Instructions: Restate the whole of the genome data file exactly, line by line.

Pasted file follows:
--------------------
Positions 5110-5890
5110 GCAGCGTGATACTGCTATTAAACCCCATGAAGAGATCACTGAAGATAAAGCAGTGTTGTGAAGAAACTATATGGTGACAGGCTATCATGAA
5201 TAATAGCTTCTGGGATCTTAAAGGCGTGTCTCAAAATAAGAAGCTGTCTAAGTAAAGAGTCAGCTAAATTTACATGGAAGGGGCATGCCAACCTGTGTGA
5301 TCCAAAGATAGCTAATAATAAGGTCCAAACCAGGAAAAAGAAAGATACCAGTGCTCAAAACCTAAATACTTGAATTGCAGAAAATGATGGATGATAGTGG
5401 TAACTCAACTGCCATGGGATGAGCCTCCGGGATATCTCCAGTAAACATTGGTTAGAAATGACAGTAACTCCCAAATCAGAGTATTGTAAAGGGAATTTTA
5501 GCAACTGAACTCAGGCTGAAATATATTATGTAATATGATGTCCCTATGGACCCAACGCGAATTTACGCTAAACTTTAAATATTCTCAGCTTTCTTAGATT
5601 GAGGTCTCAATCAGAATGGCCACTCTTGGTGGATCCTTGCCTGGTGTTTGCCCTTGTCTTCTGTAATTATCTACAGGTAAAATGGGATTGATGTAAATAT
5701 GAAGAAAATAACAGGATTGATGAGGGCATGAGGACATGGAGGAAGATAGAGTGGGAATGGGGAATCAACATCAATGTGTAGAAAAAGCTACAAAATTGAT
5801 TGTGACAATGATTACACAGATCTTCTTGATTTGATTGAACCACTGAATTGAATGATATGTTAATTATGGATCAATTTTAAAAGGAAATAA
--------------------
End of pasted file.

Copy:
Positions 5110-5890
5110 GCAGCGTGATACTGCTATTAAACCCCATGAAGAGATCACTGAAGATAAAGCAGTGTTGTGAAGAAACTATATGGTGACAGGCTATCATGAA
5201 TAATAGCTTCTGGGATCTTAAAGGCGTGTCTCAAAATAAGAAGCTGTCTAAGTAAAGAGTCAGCTAAATTTACATGGAAGGGGCATGCCAACCTGTGTGA
5301 TCCAAAGATAGCTAATAATAAGGTCCAAACCAGGAAAAAGAAAGATACCAGTGCTCAAAACCTAAATACTTGAATTGCAGAAAATGATGGATGATAGTGG
5401 TAACTCAACTGCCATGGGATGAGCCTCCGGGATATCTCCAGTAAACATTGGTTAGAAATGACAGTAACTCCCAAATCAGAGTATTGTAAAGGGAATTTTA
5501 GCAACTGAACTCAGGCTGAAATATATTATGTAATATGATGTCCCTATGGACCCAACGCGAATTTACGCTAAACTTTAAATATTCTCAGCTTTCTTAGATT
5601 GAGGTCTCAATCAGAATGGCCACTCTTGGTGGATCCTTGCCTGGTGTTTGCCCTTGTCTTCTGTAATTATCTACAGGTAAAATGGGATTGATGTAAATAT
5701 GAAGAAAATAACAGGATTGATGAGGGCATGAGGACATGGAGGAAGATAGAGTGGGAATGGGGAATCAACATCAATGTGTAGAAAAAGCTACAAAATTGAT
5801 TGTGACAATGATTACACAGATCTTCTTGATTTGATTGAACCACTGAATTGAATGATATGTTAATTATGGATCAATTTTAAAAGGAAATAA